Why don’t you go and then to – back to Lesley.

QUESTION: On Iran.

MR TONER: Yeah.

QUESTION: There was a lawsuit filed today in the U.S. District Court for the Southern District of New York – families of U.S. victims of Iranian terror, who say they are owed hundreds of millions of unpaid damages by the Islamic Republic of Iran and will never receive their compensation if the funds frozen by the U.S. are released back to the ayatollahs as part of the recently agreed – as part of this deal. Do you have any take on that?

MR TONER: I’m aware of this lawsuit. What I would just say is there’s no connection, absolutely no connection between any sanctions relief that Iran would receive under the JCPOA if it meets – and again, if it meets – the nuclear commitments under the deal and any outstanding court judgments. So the funds that would be released as part of the JCPOA sanctions relief are funds primarily from Iran’s oil sales that have been deposited into restricted accounts, and the U.S. does not hold or control any of this money. So it’s a separate issue.

But again, this is an ongoing court – or a legal matter. I’d just say we continue to work with Congress, the Department of Justice, and other ways to – and others, frankly, to explore ways to compensate the victims of Iran’s past activities, including its support for terrorism.

Please, go ahead.

QUESTION: One more on Iran, if you don’t mind.

MR TONER: Yeah, sure.

QUESTION: Robert Jordan, former ambassador to Saudi Arabia, he wrote a book called The Desert Diplomat. He was on – I think it was Charlie Rose the other night, had an interesting interview. And at one point he said – he was talking about the Iran deal, and he said – he was asked what he thought of the deal. And he said, “I hate the deal, but it’s the best deal we’re going to get. And I don’t think the snapbacks will work. I think they’re a fantasy.” I wonder if you have any comments on —

MR TONER: I don’t. I mean, we’ve – and again, others have argued much more eloquently or explained than I can that snapbacks would allow us the ability to put sanctions quickly back in place if Iran fails to meet its obligations under the JCPOA. And I’d just refer you to the President’s speech yesterday for why this is a good deal.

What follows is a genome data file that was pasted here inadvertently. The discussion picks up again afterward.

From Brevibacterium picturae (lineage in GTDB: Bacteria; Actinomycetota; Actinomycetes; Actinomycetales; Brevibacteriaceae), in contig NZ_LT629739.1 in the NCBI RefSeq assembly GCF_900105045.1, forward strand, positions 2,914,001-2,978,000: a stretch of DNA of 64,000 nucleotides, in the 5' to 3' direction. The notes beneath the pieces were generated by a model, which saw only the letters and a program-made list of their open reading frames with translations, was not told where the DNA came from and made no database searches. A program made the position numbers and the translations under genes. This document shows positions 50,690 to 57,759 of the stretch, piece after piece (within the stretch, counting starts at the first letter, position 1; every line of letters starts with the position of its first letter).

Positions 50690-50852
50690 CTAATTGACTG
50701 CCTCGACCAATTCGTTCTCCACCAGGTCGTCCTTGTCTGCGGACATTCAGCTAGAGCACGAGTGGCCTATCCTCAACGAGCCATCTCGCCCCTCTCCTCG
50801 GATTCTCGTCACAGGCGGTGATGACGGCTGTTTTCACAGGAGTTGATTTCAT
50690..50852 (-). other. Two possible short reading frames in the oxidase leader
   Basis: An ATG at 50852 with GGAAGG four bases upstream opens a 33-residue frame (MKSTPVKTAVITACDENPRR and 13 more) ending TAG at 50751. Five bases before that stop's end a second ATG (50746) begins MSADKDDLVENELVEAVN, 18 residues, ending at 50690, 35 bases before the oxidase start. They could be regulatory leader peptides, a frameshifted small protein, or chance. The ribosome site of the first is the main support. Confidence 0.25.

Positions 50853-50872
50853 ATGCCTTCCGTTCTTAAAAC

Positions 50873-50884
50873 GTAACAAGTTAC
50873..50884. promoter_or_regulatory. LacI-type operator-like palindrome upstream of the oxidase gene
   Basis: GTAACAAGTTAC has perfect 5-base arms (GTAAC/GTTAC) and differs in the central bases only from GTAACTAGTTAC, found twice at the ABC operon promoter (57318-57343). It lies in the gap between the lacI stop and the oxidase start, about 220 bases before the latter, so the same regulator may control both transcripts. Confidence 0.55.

Please. I’m sorry. Lesley, do you have another question, or are you okay?

QUESTION: I want to change it to —

QUESTION: Can I just very quickly —

MR TONER: Yeah, let’s finish out Iran and then we’ll – sorry, we’ll get to you.

QUESTION: There was talk that American Iranian journalist Jason Rezaian may be released or something is underway. Are you aware of that, or can you share with us —

MR TONER: I don’t have any new information other than that we continue – and the Secretary has made this clear on many occasions – we continue to call for his, and frankly, the release of all detained Americans in Iran. And it continues to be – whenever we speak with the Iranian Government, we make those —

QUESTION: Sure. Could you confirm that only his family and The Washington Post are involved in any kind of ongoing negotiations with —

MR TONER: I can look into – see if there’s anything new to report on that, but I haven’t heard anything.

Please, you, and then Lesley.

QUESTION: All right. So – thank you.

MR TONER: Yeah.

QUESTION: The first question I have is actually pertaining to the general issues that we’re talking about.

MR TONER: Sure.

QUESTION: But kind of shifting a little bit towards Syria. So Russia has apparently invited the main opposition group to Moscow next week, and Iran is apparently poised to present a new peace initiative on Syria. So is there new diplomatic traction with Moscow and Tehran on a Syrian peace initiative, and is there room for common ground with Iran and Russia?

MR TONER: Good question. Certainly, we talked a little bit about this yesterday. The Secretary had another meeting with Foreign Minister Lavrov in which they did discuss Syria and the situation there. And I did want to – the Secretary spoke to this earlier in a press avail that he had in Malaysia. But it did include a discussion not completely related to your question but certainly related about the draft UN resolution involving chemical weapons use in Syria, which will be voted on tomorrow.

The Secretary said this resolution would create a mechanism that would enable international – the international community to designate accountability for chemical weapons use in Syria, so obviously, an important movement on that very troubling issue. I don’t want to get ahead of tomorrow’s vote, but I did want to cite that.